Tuesday, December 10, 2013

Honeymoon From Hell

I've heard it said that a honeymoon from hell pretty much seals the deal for a happy marriage. As far as I can tell this is true.

Last Tuesday was my nine year wedding anniversary. Despite having the dreamiest wedding ever we pretty much narrowly survived the honeymoon.
This looks like it could be a stock photo of a tropical paradise, but it's just one that I snapped from the balcony of our hotel room in Barbados.

The Day after our delightful Barbados wedding we bade goodbye to the friends and family that had traveled that long journey with us and boarded a tiny plane to fly the short distance to Dominica (the least developed of all the Caribbean islands) where we had an adventurous honeymoon planned. As we left sunny Barbados it began to rain. By the time we were nearing Dominica it was pouring, and as the tiny island came into view, lush jungle covered by dense fog, I was like, "Holy shit. We're honeymooning in Jurassic Park." The airplane landed on what was the shortest runway I have ever seen, in real life or a movie. In the airport someone remarked that it was lucky we had the pilot we did, because most would never try to land under these conditions. Already feeling like we survived something we headed off, a little giddy, to retrieve our rental car. The plan was to drive the rental car to the cottage that we had rented for the week, which was about an hour away.

That was the plan anyway.

It was early evening by the time we had gotten the car and set off on our journey and the sun was setting. It was still pouring. The streets were incredibly narrow, hard to believe that they're even two-way. In many places the road is on the side of a mountain so that on your left is a steep uphill and on your right is a sheer drop off into the jungle. I remember thinking that if we went off the road no one would ever find us. As our luck would have it the place we did go off the road was just a muddy ditch and not a cliff. It happened fast, a car was approaching us, speeding along, leaving us no room on the narrow road and so as to avoid a head on collision we swerved and crashed into the ditch. Freaked out, but unhurt, we stepped out into the pouring rain to assess the damage. Once flat tire, whole side of car caked with mud. Tom insisted I, the new bride, wait in the car. As much as I didn't want to cry it was hard to hold back tears as I watched Tom in this rainy, dark, unfamiliar landscape change the tire. Once the spare was on we managed to get the car out of the ditch (thank god for 4 wheel drive). We were so shaken up (and only a short 15 minutes into our hour long drive) that we decided to drive back to the airport, return the rental car and get a taxi to take us to the cottage. When we arrived at the airport it was closed. Closed! Airports close? Tiny, tropical island ones do. Getting lucky again the rental car guy just happened to see us driving towards the airport on his way home and turned around to see what was wrong. We told him we couldn't drive. We needed a taxi. He said there were none, maybe in the morning? We offered him cash to drive us himself. He was quick to agree, but would have to stop home on the way to tell his family why he would be so late for dinner. Feeling a little guilty but incredibly relieved, we set off. As we drove deeper and deeper into the jungle we were more and more thankful that we didn't have to navigate this route ourselves in the twisting, turning, pitch dark night. When we finally arrived at our jungle honeymoon hideaway we were greeted by our friendly German hostess, "Welcome to Rainbow Village!" She showed us to our cottage and, having had to pee since we left Barbados I made a beeline to the bathroom. Feeling great, finally at ease in our destination with a newly empty bladder - I flushed the toilet.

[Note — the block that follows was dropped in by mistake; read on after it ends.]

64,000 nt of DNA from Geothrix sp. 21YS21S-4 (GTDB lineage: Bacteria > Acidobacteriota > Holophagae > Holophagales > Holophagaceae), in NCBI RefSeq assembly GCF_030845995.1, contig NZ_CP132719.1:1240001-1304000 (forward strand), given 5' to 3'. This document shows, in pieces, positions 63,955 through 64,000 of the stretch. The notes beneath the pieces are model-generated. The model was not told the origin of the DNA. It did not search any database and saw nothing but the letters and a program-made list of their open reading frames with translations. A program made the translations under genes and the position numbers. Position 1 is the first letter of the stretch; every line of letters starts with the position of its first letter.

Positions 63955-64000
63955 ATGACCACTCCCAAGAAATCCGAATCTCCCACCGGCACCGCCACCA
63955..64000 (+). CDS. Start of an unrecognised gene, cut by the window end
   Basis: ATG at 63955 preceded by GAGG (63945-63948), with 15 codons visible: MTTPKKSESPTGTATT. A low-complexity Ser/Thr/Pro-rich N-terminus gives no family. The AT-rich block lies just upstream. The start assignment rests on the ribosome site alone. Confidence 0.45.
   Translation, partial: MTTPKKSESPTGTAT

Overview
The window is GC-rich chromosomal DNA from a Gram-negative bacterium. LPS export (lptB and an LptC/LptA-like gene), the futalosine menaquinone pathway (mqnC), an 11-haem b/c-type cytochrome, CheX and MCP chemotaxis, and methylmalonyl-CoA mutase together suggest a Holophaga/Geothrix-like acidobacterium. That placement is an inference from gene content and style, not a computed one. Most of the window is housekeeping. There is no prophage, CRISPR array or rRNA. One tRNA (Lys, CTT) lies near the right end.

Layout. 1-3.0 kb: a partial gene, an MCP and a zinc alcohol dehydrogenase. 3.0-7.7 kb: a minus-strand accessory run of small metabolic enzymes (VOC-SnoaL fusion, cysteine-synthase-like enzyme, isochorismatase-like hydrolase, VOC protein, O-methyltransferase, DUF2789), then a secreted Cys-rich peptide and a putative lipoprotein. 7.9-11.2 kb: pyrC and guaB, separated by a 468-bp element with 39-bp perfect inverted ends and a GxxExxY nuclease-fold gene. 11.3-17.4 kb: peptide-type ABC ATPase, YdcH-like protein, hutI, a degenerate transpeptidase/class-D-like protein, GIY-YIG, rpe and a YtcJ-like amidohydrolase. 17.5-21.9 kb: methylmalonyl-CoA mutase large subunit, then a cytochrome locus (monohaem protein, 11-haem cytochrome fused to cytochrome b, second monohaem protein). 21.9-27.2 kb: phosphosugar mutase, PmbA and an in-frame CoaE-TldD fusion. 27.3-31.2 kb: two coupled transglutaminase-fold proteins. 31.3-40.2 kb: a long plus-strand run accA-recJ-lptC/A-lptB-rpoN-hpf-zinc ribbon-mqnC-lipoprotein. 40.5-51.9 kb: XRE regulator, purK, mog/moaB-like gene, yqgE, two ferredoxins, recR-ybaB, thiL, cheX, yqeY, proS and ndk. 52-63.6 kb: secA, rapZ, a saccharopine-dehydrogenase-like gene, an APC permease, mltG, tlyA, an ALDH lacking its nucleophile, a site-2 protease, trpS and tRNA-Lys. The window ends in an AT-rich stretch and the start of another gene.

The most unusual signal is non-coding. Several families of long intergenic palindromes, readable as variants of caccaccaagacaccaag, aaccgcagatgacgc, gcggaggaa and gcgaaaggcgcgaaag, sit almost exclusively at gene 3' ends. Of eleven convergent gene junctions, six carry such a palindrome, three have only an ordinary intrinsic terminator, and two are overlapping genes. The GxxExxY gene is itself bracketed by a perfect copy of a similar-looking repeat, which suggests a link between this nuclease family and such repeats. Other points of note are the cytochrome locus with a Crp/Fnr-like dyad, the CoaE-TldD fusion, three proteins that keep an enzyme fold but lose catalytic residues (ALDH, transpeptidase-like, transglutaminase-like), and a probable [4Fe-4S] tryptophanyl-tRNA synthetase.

And it overflowed all over the tiny cottage.